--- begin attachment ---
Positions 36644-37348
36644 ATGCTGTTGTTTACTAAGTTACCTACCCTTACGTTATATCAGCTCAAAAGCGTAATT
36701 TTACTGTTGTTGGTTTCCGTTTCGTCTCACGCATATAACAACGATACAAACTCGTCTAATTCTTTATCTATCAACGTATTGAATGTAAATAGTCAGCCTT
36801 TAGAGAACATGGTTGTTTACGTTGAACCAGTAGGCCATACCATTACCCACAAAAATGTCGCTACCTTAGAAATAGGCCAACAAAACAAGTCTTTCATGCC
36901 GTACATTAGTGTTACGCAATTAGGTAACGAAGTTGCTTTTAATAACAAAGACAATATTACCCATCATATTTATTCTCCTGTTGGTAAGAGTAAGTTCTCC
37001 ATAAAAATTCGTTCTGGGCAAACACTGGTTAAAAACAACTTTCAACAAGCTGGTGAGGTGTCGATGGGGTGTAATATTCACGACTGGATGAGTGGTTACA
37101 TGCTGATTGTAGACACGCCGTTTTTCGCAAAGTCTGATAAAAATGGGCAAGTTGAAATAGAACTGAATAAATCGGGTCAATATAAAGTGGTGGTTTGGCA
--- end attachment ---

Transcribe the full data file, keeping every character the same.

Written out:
Positions 36644-37348
36644 ATGCTGTTGTTTACTAAGTTACCTACCCTTACGTTATATCAGCTCAAAAGCGTAATT
36701 TTACTGTTGTTGGTTTCCGTTTCGTCTCACGCATATAACAACGATACAAACTCGTCTAATTCTTTATCTATCAACGTATTGAATGTAAATAGTCAGCCTT
36801 TAGAGAACATGGTTGTTTACGTTGAACCAGTAGGCCATACCATTACCCACAAAAATGTCGCTACCTTAGAAATAGGCCAACAAAACAAGTCTTTCATGCC
36901 GTACATTAGTGTTACGCAATTAGGTAACGAAGTTGCTTTTAATAACAAAGACAATATTACCCATCATATTTATTCTCCTGTTGGTAAGAGTAAGTTCTCC
37001 ATAAAAATTCGTTCTGGGCAAACACTGGTTAAAAACAACTTTCAACAAGCTGGTGAGGTGTCGATGGGGTGTAATATTCACGACTGGATGAGTGGTTACA
37101 TGCTGATTGTAGACACGCCGTTTTTCGCAAAGTCTGATAAAAATGGGCAAGTTGAAATAGAACTGAATAAATCGGGTCAATATAAAGTGGTGGTTTGGCA